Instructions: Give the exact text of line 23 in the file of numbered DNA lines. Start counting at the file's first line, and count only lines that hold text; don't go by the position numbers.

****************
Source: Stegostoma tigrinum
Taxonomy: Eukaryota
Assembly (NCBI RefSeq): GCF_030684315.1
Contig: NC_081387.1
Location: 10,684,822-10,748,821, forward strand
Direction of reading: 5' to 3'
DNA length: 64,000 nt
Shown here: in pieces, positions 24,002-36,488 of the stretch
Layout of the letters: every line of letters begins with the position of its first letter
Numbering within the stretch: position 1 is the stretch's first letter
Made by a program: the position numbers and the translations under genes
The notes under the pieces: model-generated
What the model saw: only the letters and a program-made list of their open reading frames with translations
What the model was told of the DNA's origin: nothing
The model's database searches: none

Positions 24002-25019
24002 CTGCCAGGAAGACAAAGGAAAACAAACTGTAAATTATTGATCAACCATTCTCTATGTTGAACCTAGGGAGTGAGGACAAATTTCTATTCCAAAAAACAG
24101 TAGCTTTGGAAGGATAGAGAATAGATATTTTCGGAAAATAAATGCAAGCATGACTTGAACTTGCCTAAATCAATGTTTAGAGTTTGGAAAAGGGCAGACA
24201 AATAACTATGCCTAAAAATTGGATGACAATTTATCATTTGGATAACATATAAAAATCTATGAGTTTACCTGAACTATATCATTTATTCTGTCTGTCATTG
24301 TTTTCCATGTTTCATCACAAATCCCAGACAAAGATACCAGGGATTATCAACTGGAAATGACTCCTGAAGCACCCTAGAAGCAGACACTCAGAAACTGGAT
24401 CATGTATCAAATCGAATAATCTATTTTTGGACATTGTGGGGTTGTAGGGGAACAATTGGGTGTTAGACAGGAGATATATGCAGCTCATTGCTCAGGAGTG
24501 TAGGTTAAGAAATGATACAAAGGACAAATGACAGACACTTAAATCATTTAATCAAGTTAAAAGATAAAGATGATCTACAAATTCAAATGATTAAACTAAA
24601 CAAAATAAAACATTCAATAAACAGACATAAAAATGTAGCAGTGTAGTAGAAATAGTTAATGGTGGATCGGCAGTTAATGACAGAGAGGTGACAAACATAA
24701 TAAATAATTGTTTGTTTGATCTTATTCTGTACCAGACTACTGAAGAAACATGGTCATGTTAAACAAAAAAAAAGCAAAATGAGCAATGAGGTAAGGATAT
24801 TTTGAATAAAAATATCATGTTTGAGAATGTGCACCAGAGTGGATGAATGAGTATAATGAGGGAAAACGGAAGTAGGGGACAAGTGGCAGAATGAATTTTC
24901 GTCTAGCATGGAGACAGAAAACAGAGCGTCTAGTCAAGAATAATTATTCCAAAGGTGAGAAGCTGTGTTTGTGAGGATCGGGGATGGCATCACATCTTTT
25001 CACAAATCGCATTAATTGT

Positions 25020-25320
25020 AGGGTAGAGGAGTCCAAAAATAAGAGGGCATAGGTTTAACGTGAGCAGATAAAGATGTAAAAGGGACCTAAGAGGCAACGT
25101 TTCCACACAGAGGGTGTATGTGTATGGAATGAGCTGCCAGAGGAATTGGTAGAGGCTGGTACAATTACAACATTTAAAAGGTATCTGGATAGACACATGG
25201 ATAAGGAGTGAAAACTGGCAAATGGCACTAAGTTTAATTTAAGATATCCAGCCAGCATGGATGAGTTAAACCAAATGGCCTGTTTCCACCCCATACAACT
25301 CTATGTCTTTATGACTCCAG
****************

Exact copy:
24601 CAAAATAAAACATTCAATAAACAGACATAAAAATGTAGCAGTGTAGTAGAAATAGTTAATGGTGGATCGGCAGTTAATGACAGAGAGGTGACAAACATAA